The Bridge

The Bridge

2006, R, 93 min. Directed by Eric Steel.

REVIEWED By Josh Rosenblatt, Fri., Jan. 26, 2007

One minute into The Bridge, a rotund, middle-aged man in sunglasses and a baseball cap gazes down from the Golden Gate Bridge and, as casually as if he were stepping out of his own front door, tosses himself over the railing – whoosh! – and flies down, down, down into the choppy waters of San Francisco Bay below. At first, you don’t believe what you’re seeing: “Surely that man didn’t just commit suicide,” you say. “It’s not possible.” But he did; it is. And this is only the first of many such images in The Bridge, director Steel’s stunning documentary about the legendary Golden Gate and the dozens who travel there every year – these pilgrims of doom – to put an end to their lives. Fascinated by an article he read in The New Yorker that claimed the bridge was the most popular spot for suicide in the world, Steel set out to explore the mystery behind the Golden Gate’s hold on the imaginations of the disconsolate, both to give some small voice to their sadness and to put faces to cold statistics. So he set up two cameras near the bridge and kept them rolling during every daylight hour of 2004, catching almost all of the 24 suicides that took place during that year. He then conducted hours and hours of interviews with the people who knew these “jumpers” best – friends, family – and those who didn’t know them at all but whose own stories were now inextricably wrapped up with theirs: the tourists, joggers, and boaters who just happened to be walking, jogging, or boating by when mortality decided to reach out, brush their shoulders, and give them a glimpse into someone else’s beleaguered world. The results are striking: an emotional and aesthetic whirlpool of horror, fascination, beauty (it’s hard not to feel a bit guilty – even morbid - enjoying such beauty), and resignation that would probably drown lesser movies but that gives The Bridge an eerie power. (See Screens feature "The Gate Escape,", for an interview with Steel.)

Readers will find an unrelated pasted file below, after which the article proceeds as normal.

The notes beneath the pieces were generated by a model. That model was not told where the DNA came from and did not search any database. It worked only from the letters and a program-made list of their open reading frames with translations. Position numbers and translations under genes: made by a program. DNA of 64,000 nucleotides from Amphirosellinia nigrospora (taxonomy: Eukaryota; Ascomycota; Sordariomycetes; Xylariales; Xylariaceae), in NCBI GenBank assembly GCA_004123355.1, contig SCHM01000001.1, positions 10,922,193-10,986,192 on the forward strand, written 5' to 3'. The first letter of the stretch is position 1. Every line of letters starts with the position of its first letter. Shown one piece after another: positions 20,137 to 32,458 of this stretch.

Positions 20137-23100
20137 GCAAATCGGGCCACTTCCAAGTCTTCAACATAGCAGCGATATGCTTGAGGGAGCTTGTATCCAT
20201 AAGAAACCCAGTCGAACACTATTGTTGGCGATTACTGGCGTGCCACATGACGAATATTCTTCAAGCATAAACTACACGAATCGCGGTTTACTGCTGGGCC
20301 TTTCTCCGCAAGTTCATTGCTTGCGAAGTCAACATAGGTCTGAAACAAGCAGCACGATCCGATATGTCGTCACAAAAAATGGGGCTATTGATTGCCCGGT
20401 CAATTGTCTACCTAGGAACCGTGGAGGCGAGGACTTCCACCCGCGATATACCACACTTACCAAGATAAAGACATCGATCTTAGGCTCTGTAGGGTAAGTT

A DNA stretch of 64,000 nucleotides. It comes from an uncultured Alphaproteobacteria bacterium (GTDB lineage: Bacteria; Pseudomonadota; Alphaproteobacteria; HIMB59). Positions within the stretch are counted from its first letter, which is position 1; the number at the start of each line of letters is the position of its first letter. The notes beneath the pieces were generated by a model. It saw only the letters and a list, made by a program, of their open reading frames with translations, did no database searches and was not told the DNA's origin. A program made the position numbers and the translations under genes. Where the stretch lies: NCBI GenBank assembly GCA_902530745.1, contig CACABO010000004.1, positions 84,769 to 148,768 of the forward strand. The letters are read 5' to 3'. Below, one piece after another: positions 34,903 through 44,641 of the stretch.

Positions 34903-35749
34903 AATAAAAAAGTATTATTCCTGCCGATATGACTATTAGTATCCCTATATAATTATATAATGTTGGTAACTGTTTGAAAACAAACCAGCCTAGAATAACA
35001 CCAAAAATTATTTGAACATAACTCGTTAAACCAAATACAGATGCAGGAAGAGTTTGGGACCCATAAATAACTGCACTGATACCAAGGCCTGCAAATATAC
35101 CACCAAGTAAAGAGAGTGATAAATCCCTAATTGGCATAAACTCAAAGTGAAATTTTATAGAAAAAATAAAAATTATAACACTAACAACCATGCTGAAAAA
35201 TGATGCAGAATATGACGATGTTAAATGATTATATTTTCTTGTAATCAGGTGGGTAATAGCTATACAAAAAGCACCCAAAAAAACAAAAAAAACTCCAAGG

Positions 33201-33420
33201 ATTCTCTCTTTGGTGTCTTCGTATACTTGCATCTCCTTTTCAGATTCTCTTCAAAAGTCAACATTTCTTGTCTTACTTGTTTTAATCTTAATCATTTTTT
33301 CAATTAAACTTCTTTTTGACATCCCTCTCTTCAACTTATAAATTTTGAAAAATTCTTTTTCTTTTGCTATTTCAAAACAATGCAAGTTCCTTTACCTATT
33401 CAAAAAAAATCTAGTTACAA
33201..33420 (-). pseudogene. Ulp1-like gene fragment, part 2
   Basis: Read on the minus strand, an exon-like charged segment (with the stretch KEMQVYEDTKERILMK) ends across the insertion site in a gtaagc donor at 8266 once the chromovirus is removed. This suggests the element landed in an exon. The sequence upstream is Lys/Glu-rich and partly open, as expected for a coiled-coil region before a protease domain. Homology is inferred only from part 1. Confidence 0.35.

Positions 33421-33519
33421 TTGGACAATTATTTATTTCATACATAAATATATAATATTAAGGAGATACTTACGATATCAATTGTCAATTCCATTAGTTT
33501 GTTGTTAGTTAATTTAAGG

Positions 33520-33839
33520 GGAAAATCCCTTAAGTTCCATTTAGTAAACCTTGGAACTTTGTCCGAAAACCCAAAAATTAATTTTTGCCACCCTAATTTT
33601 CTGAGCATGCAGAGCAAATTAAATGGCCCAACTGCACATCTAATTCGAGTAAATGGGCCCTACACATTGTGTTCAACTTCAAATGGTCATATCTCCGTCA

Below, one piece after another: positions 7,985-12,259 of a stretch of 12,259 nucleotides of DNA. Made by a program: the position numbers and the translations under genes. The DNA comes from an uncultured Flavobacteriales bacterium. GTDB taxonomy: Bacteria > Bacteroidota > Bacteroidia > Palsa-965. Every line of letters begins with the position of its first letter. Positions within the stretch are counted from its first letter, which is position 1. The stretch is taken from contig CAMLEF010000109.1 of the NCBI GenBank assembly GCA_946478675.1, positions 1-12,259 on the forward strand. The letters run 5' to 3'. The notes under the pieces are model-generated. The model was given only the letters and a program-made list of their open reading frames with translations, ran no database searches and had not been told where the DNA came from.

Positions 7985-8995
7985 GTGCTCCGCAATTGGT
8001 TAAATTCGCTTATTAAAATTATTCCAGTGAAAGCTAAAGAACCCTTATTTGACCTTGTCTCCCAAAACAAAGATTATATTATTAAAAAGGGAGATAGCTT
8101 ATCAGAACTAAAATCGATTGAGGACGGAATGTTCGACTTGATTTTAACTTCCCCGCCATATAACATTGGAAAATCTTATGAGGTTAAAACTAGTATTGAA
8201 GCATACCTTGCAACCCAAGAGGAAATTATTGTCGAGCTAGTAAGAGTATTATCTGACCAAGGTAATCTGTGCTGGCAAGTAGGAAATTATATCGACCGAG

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The Bridge, Eric Steel

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